The third premise of technical analysis says that history repeats itself. Since the majority of market participants are humans who act on emotions, making their moves more or less predictable, technical analysts can use historical prices to anticipate potential future moves.

An interesting example for this are chart patterns, such as head and shoulders, double tops and bottoms or wedges – they’ve worked well in the past, and technicians anticipate that they’ll work equally well in the future.

Day trading the Forex market involves using different trading styles and techniques and making very short-term trading decisions, usually on very short time-frames such as the 30-minutes or 1-hour ones.

While the basic premises of technical analysis can be applied to those timeframes as well, the best results are usually returned on higher time-frames such as the daily timeframe.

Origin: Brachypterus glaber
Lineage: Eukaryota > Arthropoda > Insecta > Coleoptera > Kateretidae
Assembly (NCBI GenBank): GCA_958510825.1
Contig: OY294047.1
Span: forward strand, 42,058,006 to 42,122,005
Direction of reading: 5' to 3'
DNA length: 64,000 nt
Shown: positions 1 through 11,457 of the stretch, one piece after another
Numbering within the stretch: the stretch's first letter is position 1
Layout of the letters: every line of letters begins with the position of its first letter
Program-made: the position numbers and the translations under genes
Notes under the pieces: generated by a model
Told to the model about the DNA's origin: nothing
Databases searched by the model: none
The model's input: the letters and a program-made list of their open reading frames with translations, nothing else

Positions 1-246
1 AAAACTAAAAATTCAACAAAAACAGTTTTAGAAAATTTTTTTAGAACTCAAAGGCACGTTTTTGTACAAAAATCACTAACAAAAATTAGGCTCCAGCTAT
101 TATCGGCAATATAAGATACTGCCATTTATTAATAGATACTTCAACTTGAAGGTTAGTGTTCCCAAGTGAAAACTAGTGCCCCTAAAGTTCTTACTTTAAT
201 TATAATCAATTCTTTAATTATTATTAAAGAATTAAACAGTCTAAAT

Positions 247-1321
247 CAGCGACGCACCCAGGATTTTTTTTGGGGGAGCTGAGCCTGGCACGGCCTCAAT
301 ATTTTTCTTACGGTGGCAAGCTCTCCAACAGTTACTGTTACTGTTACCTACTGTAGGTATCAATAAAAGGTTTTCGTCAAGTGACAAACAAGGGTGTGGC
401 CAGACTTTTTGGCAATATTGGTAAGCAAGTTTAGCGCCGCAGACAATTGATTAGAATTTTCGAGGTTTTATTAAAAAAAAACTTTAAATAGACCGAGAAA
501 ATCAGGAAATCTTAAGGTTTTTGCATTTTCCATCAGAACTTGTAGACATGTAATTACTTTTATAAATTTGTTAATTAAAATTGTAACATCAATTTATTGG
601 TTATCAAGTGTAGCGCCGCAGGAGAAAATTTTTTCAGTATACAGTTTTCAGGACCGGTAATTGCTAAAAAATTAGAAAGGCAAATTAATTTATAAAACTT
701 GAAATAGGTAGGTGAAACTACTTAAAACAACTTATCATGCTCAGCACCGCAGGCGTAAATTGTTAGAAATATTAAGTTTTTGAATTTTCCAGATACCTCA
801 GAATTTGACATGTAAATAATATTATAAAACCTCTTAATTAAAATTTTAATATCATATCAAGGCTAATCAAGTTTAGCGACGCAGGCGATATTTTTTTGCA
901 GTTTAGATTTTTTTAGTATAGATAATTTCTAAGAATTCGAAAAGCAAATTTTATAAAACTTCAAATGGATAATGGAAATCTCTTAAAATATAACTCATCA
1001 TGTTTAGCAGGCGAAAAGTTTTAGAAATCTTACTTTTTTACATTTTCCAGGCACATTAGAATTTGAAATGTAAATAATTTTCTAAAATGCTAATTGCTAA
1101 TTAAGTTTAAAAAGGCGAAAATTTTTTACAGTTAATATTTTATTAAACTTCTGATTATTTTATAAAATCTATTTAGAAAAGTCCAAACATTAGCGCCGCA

For technical analysis to work, many market participants have to look at the same levels and consider them as important, and this simply works better over longer timeframes where critical technical levels or chart patterns become more obvious than on shorter timeframes.

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What is Fundamental Analysis as it relates to Day Trading?

Fundamental analysis, on the other side, tries to measure the equilibrium or fair value of an exchange rate by following fundamental macro-releases of countries, such as interest rates, inflation rates, economic growth, unemployment rates, trade balances and more.

If an exchange rate is overvalued or undervalued in comparison to its equilibrium or fair value, fundamental traders will look to sell or buy that currency pair, respectively.

For day traders, the main problem with fundamental analysis arises with the fact that fundamental factors build up gradually, often over a period of a few months or even years, and exchange rates can thus differ from their equilibrium exchange rate for a long period of time.

Simply knowing the fair value of an exchange rate won’t do much for day traders who’re interested in price movements in the next couple of hours.

For that reason, many retail traders focus on news trading which can create significant volatility in currency pairs in the very short-term.